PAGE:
Has Pot Issue Prompted Proposed Millstone Law?
Law Would Underscore That Officials’ Oaths of Office Prohibit Violating Federal Statutes
Although township officials aren’t admitting that it has anything to do with medical marijuana, the timing of a proposed ordinance regarding faithful adherence to the oath of office raises the question of its actual intent.
The Township Committee introduced the ordinance by a 4-0 vote at its Jan. 18 meeting. A public hearing on the ordinance is scheduled for Feb. 15.
Neighboring Upper Freehold Township passed an ordinance in mid-December prohibiting any activity noncompliant with federal law from going before the zoning, planning or other applicable entities in the township.
On Jan. 19, Upper Freehold passed an ordinance stating that the township shall not expend or commit township or other public funds for preservation unless the property owner provides to the township, prior to acquisition, a signed and notarized affidavit stating that he or she will not rent, lease or conduct any farming operations that grow and cultivate crops in violation of federal law.
All of this comes as the result of the Ocean Township-based Breakwater Alternative Treatment Center’s proposal to establish a facility to grow medical marijuana in the town.
Although medical marijuana use is permitted in New Jersey, it is still illegal on the federal level.
Plumsted and Howell townships passed similar ordinances.
Millstone Mayor Nancy Grbelja said no one has proposed any type of medical marijuana facility inMillstone.
The proposed ordinance states that New Jersey statutes prescribe an oath of office for elected and appointed public officials that pledges that officials will faithfully uphold the laws of the state of New Jersey and the law of the United States. It notes that potential conflicts with the oath of office may arise for local officials if the state, through the enactment of civil laws, provides and allows for actions by third parties that may be in clear violation of the criminal laws of the United States.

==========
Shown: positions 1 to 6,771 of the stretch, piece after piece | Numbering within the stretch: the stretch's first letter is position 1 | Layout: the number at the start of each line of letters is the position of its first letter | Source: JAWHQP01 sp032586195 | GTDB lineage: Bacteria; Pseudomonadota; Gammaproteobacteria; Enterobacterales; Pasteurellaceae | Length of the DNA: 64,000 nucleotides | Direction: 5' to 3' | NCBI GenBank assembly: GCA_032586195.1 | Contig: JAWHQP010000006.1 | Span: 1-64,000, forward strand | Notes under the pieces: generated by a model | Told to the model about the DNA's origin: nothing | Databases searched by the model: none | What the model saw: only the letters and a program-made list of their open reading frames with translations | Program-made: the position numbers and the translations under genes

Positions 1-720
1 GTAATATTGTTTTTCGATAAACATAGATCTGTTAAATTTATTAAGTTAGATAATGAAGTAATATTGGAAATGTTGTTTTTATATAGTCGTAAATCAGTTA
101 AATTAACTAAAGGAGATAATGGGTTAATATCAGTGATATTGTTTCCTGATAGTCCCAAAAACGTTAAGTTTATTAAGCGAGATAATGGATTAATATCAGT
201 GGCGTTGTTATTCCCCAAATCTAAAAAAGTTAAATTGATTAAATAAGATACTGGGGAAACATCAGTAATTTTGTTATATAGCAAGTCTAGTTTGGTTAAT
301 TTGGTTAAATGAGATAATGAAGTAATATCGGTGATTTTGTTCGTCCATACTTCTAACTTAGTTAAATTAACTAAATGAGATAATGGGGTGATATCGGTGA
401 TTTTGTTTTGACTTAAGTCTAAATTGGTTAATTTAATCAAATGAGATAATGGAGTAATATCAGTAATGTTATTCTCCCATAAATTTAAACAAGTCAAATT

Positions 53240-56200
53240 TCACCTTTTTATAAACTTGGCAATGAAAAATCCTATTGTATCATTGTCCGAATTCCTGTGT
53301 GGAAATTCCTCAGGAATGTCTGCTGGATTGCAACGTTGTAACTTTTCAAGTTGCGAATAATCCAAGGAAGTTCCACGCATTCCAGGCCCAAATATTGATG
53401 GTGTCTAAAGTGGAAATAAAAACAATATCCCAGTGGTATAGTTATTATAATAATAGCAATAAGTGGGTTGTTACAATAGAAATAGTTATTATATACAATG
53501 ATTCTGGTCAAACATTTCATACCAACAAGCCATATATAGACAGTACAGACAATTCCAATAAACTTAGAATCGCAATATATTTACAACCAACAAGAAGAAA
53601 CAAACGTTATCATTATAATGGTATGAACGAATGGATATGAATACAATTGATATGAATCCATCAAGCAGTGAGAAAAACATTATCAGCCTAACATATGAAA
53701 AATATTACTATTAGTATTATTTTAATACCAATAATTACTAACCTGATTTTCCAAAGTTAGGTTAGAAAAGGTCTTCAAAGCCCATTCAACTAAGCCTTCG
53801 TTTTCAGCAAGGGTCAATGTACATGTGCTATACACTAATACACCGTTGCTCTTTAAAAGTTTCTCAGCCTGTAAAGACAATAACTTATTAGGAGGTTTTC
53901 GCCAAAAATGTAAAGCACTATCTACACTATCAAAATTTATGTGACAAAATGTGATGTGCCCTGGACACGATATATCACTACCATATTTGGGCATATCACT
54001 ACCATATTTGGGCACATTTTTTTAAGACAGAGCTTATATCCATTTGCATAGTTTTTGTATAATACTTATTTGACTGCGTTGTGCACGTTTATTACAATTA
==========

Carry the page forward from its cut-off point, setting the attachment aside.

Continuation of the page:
“This conflict can impact local officials in those circumstances where regulatory laws require local approval to be received from local officials so that third parties may undertake actions or engage in conduct which may be consistent with New Jersey civil law; but in violation of the criminal laws of the United States,” the proposed ordinance states.
The New Jersey Compassionate Use Medical Marijuana Act was signed into law in January 2010.
“It is the intention, indeed the obligation, of the government of the township of Millstone to not take any action in furtherance of or to promote the violation of the criminal laws of the United States,” the ordinance states.